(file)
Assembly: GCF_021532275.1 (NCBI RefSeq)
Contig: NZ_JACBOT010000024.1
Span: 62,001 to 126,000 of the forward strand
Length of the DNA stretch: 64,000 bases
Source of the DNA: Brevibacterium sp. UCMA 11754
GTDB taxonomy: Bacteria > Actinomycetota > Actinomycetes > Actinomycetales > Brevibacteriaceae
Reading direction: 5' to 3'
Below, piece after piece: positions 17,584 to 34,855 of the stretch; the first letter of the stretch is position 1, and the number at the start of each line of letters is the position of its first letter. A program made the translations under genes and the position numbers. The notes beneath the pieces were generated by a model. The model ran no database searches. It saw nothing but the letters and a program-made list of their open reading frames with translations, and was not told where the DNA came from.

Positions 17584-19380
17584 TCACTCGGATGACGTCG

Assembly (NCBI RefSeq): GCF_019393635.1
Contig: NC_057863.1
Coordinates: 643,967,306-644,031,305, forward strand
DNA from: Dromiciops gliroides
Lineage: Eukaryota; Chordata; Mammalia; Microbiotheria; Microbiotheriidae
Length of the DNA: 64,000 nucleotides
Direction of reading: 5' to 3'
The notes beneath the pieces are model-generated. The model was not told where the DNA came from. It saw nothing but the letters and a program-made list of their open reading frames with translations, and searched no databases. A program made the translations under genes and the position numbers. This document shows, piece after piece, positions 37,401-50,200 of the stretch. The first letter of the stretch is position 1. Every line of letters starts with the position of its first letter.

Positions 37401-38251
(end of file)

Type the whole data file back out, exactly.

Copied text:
Assembly: GCF_021532275.1 (NCBI RefSeq)
Contig: NZ_JACBOT010000024.1
Span: 62,001 to 126,000 of the forward strand
Length of the DNA stretch: 64,000 bases
Source of the DNA: Brevibacterium sp. UCMA 11754
GTDB taxonomy: Bacteria > Actinomycetota > Actinomycetes > Actinomycetales > Brevibacteriaceae
Reading direction: 5' to 3'
Below, piece after piece: positions 17,584 to 34,855 of the stretch; the first letter of the stretch is position 1, and the number at the start of each line of letters is the position of its first letter. A program made the translations under genes and the position numbers. The notes beneath the pieces were generated by a model. The model ran no database searches. It saw nothing but the letters and a program-made list of their open reading frames with translations, and was not told where the DNA came from.

Positions 17584-19380
17584 TCACTCGGATGACGTCG

Assembly (NCBI RefSeq): GCF_019393635.1
Contig: NC_057863.1
Coordinates: 643,967,306-644,031,305, forward strand
DNA from: Dromiciops gliroides
Lineage: Eukaryota; Chordata; Mammalia; Microbiotheria; Microbiotheriidae
Length of the DNA: 64,000 nucleotides
Direction of reading: 5' to 3'
The notes beneath the pieces are model-generated. The model was not told where the DNA came from. It saw nothing but the letters and a program-made list of their open reading frames with translations, and searched no databases. A program made the translations under genes and the position numbers. This document shows, piece after piece, positions 37,401-50,200 of the stretch. The first letter of the stretch is position 1. Every line of letters starts with the position of its first letter.

Positions 37401-38251